Back in 1992, seven of Marvel Comics' most popular artists -- Todd McFarlane, Jim Lee, Rob Liefeld, Erik Larsen, Marc Silvestri, Jim Valentino, and Whilce Portacio -- were unhappy with the way the House of Ideas was treating them, so they quit and formed their own company. Image proved to be massively popular right off the bat, despite prima donna antics, substandard stories, and comically late comics (Portacio's first Image book didn't ship 'til 21 months after it had originally been scheduled). Basically, it was the early '90s, and all comics fans cared about was pretty, pretty art -- and Image always delivered on the art.

Most Image comics were triumphs of style over substance. They nearly always looked very glossy, but read like they were written by crackheads. For every work of genius like "Savage Dragon" or "The Maxx," Image produced reams and reams of crap like "Spawn," "Wild C.A.T.s," "Youngblood," and "Cyberforce." But the rewards for being part of Image outweighed the critical scorn -- the Image founders were featured in Levi's commercials, appeared on MTV, hung out with models, drove expensive sports cars, and made money like no one in comics had ever made money.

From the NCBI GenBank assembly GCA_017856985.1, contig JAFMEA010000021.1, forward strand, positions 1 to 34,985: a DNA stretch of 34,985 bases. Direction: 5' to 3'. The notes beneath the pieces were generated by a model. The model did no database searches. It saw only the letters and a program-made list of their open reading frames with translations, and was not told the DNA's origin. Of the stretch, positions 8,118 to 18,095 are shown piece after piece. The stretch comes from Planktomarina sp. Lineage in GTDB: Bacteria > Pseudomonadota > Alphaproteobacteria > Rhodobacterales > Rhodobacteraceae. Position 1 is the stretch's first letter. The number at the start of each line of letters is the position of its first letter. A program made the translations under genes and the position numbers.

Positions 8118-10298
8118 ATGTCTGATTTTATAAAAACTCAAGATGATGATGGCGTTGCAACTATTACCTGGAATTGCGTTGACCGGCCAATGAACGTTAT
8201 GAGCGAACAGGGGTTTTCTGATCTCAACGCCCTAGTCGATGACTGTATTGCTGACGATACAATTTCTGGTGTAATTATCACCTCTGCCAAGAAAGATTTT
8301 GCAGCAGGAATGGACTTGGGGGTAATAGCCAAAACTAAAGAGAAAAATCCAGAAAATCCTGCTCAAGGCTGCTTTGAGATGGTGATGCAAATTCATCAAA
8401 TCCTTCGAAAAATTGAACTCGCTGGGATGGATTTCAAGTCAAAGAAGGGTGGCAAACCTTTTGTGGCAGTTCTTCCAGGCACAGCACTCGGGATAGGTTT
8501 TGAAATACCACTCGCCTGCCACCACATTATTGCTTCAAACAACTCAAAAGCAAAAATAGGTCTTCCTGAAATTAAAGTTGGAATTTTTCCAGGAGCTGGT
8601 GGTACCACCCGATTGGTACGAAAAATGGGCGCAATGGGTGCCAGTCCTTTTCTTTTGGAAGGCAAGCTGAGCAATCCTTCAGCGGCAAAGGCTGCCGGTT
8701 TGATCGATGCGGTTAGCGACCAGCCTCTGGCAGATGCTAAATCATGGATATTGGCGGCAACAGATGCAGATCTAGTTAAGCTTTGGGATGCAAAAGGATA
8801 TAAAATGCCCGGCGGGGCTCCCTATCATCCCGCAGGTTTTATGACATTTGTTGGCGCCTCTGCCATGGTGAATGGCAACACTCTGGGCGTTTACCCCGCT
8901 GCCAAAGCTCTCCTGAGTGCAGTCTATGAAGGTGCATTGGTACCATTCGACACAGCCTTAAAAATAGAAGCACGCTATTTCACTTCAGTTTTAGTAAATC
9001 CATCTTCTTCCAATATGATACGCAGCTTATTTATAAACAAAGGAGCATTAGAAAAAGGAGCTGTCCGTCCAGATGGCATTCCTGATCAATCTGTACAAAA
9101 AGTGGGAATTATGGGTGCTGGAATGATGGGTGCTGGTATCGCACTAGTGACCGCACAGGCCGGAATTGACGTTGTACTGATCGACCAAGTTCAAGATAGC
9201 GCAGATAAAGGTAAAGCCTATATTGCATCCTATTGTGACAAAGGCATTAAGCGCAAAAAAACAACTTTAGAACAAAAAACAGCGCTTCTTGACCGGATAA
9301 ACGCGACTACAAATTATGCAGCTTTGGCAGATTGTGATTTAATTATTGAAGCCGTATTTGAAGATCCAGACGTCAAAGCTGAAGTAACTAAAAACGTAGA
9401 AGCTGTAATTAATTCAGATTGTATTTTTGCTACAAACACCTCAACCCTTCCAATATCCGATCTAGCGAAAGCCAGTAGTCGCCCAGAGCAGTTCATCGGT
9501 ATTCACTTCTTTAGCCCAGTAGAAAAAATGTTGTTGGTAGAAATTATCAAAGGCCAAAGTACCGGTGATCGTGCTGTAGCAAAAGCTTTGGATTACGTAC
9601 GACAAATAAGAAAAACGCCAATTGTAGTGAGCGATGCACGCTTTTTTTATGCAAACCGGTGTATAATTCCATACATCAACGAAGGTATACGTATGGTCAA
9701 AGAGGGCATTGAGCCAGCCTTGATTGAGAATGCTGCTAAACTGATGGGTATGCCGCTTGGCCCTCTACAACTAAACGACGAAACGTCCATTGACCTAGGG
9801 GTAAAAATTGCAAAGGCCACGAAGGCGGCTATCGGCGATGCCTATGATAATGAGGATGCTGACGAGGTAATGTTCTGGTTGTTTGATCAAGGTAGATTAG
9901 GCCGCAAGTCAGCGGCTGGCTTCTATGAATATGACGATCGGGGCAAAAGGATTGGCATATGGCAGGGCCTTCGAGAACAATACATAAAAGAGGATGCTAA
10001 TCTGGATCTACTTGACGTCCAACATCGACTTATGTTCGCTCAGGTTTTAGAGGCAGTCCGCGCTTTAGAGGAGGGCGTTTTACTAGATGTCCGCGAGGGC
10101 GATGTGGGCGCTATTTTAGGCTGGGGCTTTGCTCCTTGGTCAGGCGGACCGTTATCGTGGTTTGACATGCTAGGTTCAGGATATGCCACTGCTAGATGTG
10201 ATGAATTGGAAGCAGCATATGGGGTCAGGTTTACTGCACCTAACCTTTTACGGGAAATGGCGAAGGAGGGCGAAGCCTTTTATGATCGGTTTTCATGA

The happy times didn't last forever, of course. The comics biz, starved for real talent and bloated with speculators hoping to make their next million by collecting comics, went bust; Portacio vanished fast; Silvestri left the company because of a feud with Liefeld (he later came back); Lee sold out to DC when times got tough; Liefeld was fired when the other founders finally realized he was a talentless hack; and McFarlane has been sued by Neil Gaiman and Alan Moore for a number of shady business practices.

But Image is still publishing, and in recent years, they've improved a lot. They're still an artist-oriented publisher, but they've begun to change their focus toward better quality. They've released good stuff like "Lazarus Churchyard," "Powers," "The Red Star," "Invincible," "The Walking Dead," "Radiant Black," and many others. Used to be, buying an Image comic book marked you as someone who liked pretty pictures and ridiculously busty heroines; nowadays, you can buy an Image comic book almost without shame...

Log in or register to write something here or to contact authors.